A petition backed by more than 3,500 people to demand action to protect wild land will be presented to the Scottish Parliament today (Tuesday 25 January 2011).
The John Muir Trust, the UK’s leading wild land charity, is submitting the petition to the Scottish Parliament as part of its Wild Land Campaign, which aims to secure greater protection for the UK’s best areas of wild land.
The petition calls on the Scottish Government to improve protection for the best areas of wild land by introducing a new national environmental designation.
Stuart Brooks, chief executive of the John Muir Trust said: “Our vision is that wild land is protected and wild places are valued by all sectors of society. This petition is the first step in making the case for a new designation to protect Scotland’s wild land areas.”
“At the moment there is inadequate protection for landscapes in our most important wild land areas. Half of Scotland’s best wild land has no environmental protection, and only a third is protected by a national landscape designation.
“Wild land has a wide variety of benefits. It is home to some of our most iconic wildlife and provides us with things vital to our everyday lives like fresh water and clean air. 92% of visitors to Scotland cite the fantastic scenery we have as the main reason for coming here.
“In 2003 visitors coming to Scotland’s wild areas contributed as much as £751m to the economy, supporting 20,600 jobs.”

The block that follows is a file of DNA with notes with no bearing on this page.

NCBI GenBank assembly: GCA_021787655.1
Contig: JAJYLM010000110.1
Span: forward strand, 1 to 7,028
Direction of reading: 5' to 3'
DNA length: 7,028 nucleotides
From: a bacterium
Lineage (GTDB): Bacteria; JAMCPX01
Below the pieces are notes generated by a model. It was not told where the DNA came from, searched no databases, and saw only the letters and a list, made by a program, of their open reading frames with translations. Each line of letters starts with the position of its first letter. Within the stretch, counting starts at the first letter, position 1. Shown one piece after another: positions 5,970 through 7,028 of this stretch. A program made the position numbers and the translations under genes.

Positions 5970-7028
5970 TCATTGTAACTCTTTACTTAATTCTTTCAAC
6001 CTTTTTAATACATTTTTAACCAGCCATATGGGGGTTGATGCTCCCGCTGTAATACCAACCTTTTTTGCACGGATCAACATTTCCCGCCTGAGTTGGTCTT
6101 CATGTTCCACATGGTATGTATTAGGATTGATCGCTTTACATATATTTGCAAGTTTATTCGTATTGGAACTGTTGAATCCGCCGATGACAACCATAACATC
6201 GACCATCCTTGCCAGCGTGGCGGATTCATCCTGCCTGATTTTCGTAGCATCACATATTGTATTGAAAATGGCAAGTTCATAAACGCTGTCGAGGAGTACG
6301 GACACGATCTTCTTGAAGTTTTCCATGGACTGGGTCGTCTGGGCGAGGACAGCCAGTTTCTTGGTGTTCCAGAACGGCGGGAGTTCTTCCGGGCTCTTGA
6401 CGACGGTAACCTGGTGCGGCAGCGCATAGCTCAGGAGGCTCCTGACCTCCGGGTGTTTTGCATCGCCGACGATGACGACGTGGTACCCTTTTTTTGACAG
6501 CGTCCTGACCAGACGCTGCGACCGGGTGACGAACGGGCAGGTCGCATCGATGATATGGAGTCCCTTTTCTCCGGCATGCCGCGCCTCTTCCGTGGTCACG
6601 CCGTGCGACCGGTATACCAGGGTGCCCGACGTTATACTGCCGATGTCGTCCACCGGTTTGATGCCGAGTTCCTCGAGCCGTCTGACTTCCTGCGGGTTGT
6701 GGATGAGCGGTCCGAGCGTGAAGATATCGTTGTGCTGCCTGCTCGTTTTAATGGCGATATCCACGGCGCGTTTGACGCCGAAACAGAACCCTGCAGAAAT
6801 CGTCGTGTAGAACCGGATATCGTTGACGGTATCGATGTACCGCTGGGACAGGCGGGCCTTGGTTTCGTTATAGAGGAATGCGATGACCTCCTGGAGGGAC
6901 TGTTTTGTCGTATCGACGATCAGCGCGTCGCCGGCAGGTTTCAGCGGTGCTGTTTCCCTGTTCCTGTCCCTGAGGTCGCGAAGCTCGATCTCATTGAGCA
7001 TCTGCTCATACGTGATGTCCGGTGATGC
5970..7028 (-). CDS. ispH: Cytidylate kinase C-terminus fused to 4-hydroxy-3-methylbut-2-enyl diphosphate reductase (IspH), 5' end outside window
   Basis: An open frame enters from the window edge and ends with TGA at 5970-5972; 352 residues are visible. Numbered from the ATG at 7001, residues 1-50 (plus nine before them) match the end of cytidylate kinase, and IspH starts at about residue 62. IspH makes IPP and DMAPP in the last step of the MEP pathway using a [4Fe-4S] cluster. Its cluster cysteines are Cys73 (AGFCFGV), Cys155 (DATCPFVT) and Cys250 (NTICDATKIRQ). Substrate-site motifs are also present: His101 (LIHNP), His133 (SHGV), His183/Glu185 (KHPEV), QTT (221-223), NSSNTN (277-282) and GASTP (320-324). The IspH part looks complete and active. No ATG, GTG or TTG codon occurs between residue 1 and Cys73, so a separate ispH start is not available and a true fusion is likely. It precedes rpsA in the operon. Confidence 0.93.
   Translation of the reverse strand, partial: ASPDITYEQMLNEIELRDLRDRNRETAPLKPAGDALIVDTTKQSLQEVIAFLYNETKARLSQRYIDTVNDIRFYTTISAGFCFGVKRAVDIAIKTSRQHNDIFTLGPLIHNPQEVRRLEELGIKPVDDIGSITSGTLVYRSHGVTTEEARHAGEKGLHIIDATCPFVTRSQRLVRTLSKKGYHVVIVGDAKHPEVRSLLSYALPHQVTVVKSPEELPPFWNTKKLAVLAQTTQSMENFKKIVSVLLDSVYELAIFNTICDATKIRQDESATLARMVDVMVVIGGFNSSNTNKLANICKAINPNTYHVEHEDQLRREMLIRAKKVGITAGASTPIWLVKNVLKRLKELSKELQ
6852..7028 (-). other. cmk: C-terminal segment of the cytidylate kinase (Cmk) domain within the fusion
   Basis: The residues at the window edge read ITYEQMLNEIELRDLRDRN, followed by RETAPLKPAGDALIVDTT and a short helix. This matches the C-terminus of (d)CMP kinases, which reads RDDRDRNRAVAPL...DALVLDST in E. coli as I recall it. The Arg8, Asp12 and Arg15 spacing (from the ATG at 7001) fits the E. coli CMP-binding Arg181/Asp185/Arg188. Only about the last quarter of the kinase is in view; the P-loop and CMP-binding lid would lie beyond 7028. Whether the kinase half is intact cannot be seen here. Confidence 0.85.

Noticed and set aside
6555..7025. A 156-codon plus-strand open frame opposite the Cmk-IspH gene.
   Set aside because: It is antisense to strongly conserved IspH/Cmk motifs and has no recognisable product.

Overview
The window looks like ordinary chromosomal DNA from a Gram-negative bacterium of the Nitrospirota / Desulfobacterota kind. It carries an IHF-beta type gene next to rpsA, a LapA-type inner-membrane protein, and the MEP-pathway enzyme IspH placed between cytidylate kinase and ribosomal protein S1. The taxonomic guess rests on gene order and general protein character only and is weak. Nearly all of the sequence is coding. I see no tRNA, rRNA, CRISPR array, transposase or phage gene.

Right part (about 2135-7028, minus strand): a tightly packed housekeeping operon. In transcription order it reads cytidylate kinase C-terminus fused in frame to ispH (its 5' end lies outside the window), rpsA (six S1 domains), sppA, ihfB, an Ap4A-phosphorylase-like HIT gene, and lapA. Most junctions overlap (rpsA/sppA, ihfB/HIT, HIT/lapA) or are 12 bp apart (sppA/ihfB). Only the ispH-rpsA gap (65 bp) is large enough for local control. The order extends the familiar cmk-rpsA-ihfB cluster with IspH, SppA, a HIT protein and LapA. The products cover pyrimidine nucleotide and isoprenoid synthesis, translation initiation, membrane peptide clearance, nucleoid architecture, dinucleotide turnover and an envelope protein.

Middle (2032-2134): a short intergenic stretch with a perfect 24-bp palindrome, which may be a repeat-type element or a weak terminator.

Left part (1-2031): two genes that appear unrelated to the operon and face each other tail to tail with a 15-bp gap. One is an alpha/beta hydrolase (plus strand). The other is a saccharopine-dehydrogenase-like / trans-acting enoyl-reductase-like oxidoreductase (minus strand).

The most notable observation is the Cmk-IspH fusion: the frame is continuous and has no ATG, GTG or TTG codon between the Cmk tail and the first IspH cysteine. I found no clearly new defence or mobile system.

Wild land areas in the UK comprise some of our most iconic and sensitive landscapes and are mainly restricted to Northern and Western Scotland, as well as some areas of upland England and Wales and Northern Ireland.
Wild land is defined as large areas with spectacular scenery and high wildlife value. There is very little evidence of human activity in these areas and they typically include mountains, tracts of blanket bog, river margins and rugged coastlines.
Writer and broadcaster Cameron McNeish, who is supporting the Trust’s Wild Land Campaign, said: “For over 40 years the wild places of Scotland have provided me, and countless others, with the sustenance of redemption. It’s the wild hills and glens that I turn to when I need to flush from my mind the problems, anxieties and stresses of twenty-first century living.”
“Our areas of wild land, those rugged regions that have given Scotland its unique character and identity, are under threat as never before. If we go on losing wild land at the present rate then there is a real risk that our nation will lose its unique identity and our society will move into a bland cultural placelessness.”
The Trust has used mapping by the Wildland Research Institute, University of Leeds to find the top ten percent wild land in the UK. The amount of this area in Scotland without protection from any environmental designation is 50.4%. The amount covered by National Scenic Areas, a designation which is designed to conserve and enhance the natural beauty of the landscape, is 33.6%.
According to research by Scottish Natural Heritage, between 2002 and 2008 the area of Scotland unaffected by the visual impact of development fell from 41% to 31%.